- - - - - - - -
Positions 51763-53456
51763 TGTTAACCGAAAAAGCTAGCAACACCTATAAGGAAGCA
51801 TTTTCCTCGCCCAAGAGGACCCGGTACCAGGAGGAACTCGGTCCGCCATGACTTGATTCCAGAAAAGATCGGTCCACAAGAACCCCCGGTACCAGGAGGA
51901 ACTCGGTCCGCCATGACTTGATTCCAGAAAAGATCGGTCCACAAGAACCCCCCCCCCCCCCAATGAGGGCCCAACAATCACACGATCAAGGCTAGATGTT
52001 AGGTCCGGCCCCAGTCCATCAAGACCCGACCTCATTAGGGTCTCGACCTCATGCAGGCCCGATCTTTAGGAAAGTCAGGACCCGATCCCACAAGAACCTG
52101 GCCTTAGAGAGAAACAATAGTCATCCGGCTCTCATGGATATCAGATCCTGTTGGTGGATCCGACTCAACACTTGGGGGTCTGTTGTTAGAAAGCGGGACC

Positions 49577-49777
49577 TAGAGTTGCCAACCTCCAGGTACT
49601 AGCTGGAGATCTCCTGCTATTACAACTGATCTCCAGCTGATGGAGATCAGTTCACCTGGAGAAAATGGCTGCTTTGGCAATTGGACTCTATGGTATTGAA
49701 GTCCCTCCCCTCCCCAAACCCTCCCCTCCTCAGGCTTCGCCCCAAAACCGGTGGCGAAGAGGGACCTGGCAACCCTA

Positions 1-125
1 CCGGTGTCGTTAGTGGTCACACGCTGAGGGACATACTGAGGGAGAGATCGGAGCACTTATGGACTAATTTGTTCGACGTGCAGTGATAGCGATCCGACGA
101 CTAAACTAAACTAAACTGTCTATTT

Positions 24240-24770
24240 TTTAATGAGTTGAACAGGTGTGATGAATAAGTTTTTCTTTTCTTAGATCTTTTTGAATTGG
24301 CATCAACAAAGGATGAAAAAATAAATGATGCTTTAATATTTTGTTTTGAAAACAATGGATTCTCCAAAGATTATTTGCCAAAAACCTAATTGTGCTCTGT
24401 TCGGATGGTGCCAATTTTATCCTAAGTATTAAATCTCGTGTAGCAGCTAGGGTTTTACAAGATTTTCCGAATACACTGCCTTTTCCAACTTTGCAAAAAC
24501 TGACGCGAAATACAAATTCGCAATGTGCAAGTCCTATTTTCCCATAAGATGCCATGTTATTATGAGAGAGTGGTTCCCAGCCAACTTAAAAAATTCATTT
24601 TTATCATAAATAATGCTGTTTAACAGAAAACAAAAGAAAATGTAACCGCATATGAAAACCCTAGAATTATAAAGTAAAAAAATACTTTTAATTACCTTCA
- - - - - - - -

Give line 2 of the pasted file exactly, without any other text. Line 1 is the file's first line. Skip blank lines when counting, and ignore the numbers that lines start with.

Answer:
51763 TGTTAACCGAAAAAGCTAGCAACACCTATAAGGAAGCA